Special care and assistance

| 01/09/2008

Article 25 of the Universal Declaration says, Motherhood and childhood are entitled to special care and assistance. Being a "universal" ideal and not merely a "small dependent territory" one, the declared entitlement is a human right and not merely a civil right.

This Article is particularly relevant to Cayman because probably half of our female residents are migrant workers of childbearing age. Our immigration officers have standing orders to deport newly born babies of foreign mothers, unless the mothers are rich, and most pregnant migrants know this. Nevertheless, some of them take chances. A few months ago a young Jamaican helper left it a bit too late to fly home, and gave birth on the plane.

By accepting female migrants of child-bearing age, our governments too take chances. Domestic helpers have minimal medical insurance, which doesn’t cover the expense of complications. So, should Cayman deport all pregnant migrants in low-paid jobs with minimal insurance? Or should our rulers encourage termination in such cases?

I make no moral judgment here except to point to the Universal Declaration and Cayman’s moral obligation to honour its ideals. We should remind ourselves every so often that it doesn’t matter whether or not we have a constitutional Bill of Rights. The obligation exists, regardless.

Our government hospital provides full medical care for Caymanian mothers, babies and children. It usually bills full rate for its services, although some patients can’t pay and some refuse to pay. Medical insurance is required by law, though only at a basic level. Jars on shop-counters bear witness to the need of mothers of sick children for extra money to pay for airfares and accommodations overseas.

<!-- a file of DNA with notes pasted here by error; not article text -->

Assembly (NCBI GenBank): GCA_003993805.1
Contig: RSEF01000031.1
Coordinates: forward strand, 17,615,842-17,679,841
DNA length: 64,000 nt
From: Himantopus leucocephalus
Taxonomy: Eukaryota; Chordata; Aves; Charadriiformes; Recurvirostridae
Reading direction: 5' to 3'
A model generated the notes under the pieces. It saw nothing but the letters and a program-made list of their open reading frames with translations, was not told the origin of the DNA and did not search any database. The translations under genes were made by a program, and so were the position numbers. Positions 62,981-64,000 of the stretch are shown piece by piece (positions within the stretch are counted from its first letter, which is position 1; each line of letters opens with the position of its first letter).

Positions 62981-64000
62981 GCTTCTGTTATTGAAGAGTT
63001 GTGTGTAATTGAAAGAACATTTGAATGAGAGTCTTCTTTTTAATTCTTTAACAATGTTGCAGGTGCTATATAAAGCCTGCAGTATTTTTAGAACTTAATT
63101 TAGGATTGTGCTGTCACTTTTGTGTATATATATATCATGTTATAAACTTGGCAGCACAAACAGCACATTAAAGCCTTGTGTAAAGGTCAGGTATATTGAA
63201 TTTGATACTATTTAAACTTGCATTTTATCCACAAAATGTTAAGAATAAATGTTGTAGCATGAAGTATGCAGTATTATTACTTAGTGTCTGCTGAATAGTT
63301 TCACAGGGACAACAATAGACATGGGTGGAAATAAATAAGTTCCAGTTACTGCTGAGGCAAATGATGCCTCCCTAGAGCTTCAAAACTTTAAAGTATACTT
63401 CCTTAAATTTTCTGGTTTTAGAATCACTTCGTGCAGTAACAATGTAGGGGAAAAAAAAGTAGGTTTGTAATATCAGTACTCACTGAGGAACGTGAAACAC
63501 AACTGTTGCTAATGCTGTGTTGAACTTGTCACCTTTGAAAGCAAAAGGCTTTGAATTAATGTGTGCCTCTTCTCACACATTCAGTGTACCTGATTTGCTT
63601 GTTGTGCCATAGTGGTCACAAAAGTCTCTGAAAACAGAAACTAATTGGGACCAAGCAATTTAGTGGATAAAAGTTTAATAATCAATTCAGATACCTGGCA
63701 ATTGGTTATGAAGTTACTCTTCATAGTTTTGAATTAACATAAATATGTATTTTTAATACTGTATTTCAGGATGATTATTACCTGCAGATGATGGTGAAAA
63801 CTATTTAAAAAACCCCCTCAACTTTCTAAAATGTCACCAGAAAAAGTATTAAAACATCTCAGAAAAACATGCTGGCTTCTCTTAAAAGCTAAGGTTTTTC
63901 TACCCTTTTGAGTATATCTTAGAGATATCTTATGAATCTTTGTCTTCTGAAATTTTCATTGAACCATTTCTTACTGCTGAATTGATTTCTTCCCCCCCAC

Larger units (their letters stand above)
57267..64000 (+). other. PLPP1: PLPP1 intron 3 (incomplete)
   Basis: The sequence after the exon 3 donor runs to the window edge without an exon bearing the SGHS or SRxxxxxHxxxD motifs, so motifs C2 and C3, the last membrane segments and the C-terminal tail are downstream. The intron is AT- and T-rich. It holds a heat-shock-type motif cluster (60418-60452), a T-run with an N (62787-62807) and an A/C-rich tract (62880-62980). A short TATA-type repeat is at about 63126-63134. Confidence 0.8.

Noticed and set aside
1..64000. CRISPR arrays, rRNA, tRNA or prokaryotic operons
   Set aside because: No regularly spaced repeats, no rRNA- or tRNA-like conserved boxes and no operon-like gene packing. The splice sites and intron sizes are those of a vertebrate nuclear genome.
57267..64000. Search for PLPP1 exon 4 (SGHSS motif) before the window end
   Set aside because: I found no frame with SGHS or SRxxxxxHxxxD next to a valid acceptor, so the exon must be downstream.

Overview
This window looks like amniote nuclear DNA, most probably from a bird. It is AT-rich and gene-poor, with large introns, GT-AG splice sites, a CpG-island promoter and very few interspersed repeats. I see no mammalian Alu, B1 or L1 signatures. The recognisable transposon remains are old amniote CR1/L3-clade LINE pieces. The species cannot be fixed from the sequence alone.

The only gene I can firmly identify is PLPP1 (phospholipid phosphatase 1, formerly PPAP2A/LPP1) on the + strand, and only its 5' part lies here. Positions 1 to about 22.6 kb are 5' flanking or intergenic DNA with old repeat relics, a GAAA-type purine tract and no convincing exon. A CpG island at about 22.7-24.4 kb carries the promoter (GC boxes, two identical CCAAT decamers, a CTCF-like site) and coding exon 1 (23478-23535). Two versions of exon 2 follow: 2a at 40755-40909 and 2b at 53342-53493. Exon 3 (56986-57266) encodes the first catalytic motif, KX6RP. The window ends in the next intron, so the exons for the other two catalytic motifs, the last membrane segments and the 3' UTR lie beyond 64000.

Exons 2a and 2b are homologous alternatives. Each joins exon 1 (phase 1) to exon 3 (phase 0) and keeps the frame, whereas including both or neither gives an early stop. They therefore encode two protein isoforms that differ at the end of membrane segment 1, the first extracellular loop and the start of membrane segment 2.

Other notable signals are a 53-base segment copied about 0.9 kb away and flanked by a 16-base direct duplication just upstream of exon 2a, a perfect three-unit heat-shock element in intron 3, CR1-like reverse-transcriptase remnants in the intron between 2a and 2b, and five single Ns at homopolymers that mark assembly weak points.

Government policy naturally influences the government hospital’s decisions on where, whether and when to send mothers and their sick children overseas for treatment. But only Caymanians. If we as a community are to give motherhood and childhood special care and assistance, as per the Universal Declaration, we have to do more than just ensure safe births for bloodline Caymanians.

Our government is also obliged to care for battered mothers, without distinction, and to protect them from abuse. Our Social Services Department does an excellent job, but they are somewhat frustrated by the administrators of the work permit system. Foreign mothers are especially vulnerable to threats of deportation.

Unfortunately, those threats are not empty ones. There is plenty of anecdotal evidence that some immigration officers and some political appointees take the side of Caymanian fathers over the non-Caymanian mothers of their children. Too often the foreign mothers are deported without their children.

Article 25 goes on to say, All children… shall enjoy the same social protection. The Article leaves it to individual United Nations members’ governments to define "children" and "childhood", but it allows for no distinction among children.

It applies to mad children and bad children, diseased children and mutilated children, children adopted, fostered and illegitimate, children of all ethnicities and national origins and local status. In the Declaration’s ideal every one of them is entitled to the same treatment by the UN member-state it lives in.

Of course Cayman is not a member-state. Britain is responsible for how children and mothers are treated in Cayman. All the same, our local politicians can’t hide behind Britain’s skirts forever. Being a dependent territory doesn’t mean that we can ignore human-rights obligations.

If we as a community insist on recruiting low-paid migrant women of childbearing age, and if we accept the obligation to live up to the Declaration’s ideals, we need to take a whole new look at how our immigration authorities treat those women and their children.

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